In 1746, Louis received the Order of the Golden Fleece from his father-in-law King Philip V of Spain.[2]

Second marriage[edit]

On 10 January 1747, Louis was married by proxy at Dresden to Maria Josepha of Saxony, the 15-year-old younger daughter of Frederick Augustus II, Prince-Elector of Saxony and King of Poland and his wife, Archduchess Maria Josepha of Austria. A second marriage ceremony took place in person at Versailles on 9 February 1747.

Issue[edit]

Maria Josepha also had a stillborn son in 1748 and again in 1749. A stillborn daughter in 1752; stillborn son in 1756. She also miscarried a son in 1762.

Personality[edit]

Louis was rather plump. He was well-educated: a studious man, cultivated, and a lover of music, he preferred the pleasures of conversation to those of hunting, balls, or spectacles. With a keen sense of morality, he was very much committed to his wife, Marie-Josèphe, as she was to him.

Very devout, he was a fervent supporter of the Jesuits, like his mother and sisters, and was led by them to have a devotion to the Sacred Heart. He appeared in the eyes of his sisters as the ideal of the Christian prince, in sharp contrast with their father who was a notorious womanizer.

Later life and death[edit]

Allegory on the Death of the Dauphin by Louis-Jean-François Lagrenée, 1765.

Kept away from government affairs by his father, Louis was at the center of the Dévots, a group of religiously-minded men who hoped to gain power when he succeeded to the throne.

Louis died of consumption at Fontainebleau in 1765 at the age of 36, while his father was still alive so he never became king of France. His mother, Queen Marie Leszczyńska, and his maternal grandfather, the former king of Poland, Stanisław Leszczyński, Duke of Lorraine, also survived him. His eldest surviving son, Louis-Auguste, duc de Berry, became the new dauphin, ascending the throne as Louis XVI at the death of Louis XV, in May 1774.

Louis was buried in the Cathedral of Saint-Étienne in Sens. His heart was buried at Saint Denis Basilica.

Ancestry[edit]

References[edit]

  1. ^ He is called simply Louis by the most reputed biographies (including the earliest ones by Proyart and Rozoir), the major genealogical works about the House of Bourbon (including Achaintre and Dussieux) and numerous engravings. Several modern works (e.g. Antonia Fraser, Marie Antoinette) and some websites call him Louis Ferdinand to distinguish him from his father and his two sons.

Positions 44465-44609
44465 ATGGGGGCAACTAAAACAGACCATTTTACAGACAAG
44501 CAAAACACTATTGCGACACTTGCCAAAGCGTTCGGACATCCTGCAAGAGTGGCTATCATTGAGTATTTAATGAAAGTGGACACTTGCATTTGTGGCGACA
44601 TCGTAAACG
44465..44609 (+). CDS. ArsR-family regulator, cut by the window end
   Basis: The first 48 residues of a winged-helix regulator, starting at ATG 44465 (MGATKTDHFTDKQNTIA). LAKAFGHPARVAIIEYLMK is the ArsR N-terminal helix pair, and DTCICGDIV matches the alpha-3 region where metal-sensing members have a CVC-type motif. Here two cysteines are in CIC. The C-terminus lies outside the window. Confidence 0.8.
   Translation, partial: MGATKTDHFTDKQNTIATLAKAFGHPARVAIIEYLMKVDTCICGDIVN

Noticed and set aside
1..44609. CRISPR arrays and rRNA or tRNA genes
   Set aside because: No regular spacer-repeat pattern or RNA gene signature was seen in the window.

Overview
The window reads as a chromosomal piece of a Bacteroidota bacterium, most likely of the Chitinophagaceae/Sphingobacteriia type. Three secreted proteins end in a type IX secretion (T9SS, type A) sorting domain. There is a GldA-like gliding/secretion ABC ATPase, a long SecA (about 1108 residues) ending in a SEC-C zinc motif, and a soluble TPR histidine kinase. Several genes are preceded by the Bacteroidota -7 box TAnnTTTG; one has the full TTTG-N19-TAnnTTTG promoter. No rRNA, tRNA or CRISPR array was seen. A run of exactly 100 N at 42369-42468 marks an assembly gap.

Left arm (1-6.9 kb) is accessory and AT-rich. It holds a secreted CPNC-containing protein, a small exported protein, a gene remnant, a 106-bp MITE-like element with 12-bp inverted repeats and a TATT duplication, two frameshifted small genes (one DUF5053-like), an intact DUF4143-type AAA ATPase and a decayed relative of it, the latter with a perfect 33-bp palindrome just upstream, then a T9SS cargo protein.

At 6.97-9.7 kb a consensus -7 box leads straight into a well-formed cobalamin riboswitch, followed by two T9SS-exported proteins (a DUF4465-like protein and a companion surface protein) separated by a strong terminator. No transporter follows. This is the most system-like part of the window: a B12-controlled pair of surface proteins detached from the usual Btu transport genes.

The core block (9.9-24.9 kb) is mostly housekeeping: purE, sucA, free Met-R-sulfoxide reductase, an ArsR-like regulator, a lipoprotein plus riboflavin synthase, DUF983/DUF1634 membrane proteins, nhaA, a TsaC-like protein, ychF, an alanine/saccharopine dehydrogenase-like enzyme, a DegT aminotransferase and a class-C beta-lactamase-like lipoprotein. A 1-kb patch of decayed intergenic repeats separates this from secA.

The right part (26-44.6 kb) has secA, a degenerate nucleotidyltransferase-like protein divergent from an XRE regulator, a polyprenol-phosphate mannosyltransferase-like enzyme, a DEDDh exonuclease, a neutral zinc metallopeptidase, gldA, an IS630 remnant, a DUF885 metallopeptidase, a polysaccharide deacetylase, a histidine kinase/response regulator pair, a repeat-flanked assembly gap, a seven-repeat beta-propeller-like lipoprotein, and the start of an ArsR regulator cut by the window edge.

2. ^ Nicolas-Louis Achaintre, Histoire généalogique et chronologique de la maison royale de Bourbon (Paris: Mansut, 1825), II, 149. T. F. Boettger says he received it in 1739.

Further reading[edit]

  • Broglie, Emmanuel de, Le fils de Louis XV, Louis, dauphin de France, 1729-1765. Paris: E. Plon, 1877.
  • Dechêne, Abel, Le dauphin, fils de Louis XV. Paris: Librairie du dauphin, 1931.
  • Ducaud-Bourget, François. Louis, dauphin de France: le fils du Bien-Aimé. Paris: Conquistador, 1961.
  • Hours, Bernard. La vertu et le secret: le dauphin, fils de Louis XV. Paris: Champion, 2006.
  • Huertas, Monique de, Marie-Josèphe de Saxe: mère de nos trois derniers rois de France et de Madame Élisabeth, Paris: Pygmalion, 1995.
  • Proyart, Liévin-Bonaventure. Vie du dauphin, père de Louis XVI, Lyon: Bruyset-Ponthus, 1788.
  • Rozoir, Charles du, Le dauphin, fils de Louis XV et père de Louis XVI et de Louis XVIII, Paris: Eymery, 1815.
  • Zieliński, Ryszard, Polka na francuskim tronie, Warszawa: Czytelnik, 1978.

External links[edit]

  • De la Tour's pastels at the Musée l'Écuyer, Saint-Quentin, (in French) the pastel illustrated above described as a study for one of four portraits de la Tour made of the Dauphin (according to a letter of the Marquis de Marigny), of which the only known survivor, at the Louvre is dated 1748. The curators at the Musée l'Écuyer consider the study above to have served perhaps for the first of these portraits, that of 1745.
Louis, Dauphin of France
Cadet branch of the Capetian dynasty
Born: 4 September 1729 Died: 20 December 1765
French royalty
Preceded by
Louis
Dauphin of France
4 September 1729–20 December 1765
Succeeded by
Louis-Auguste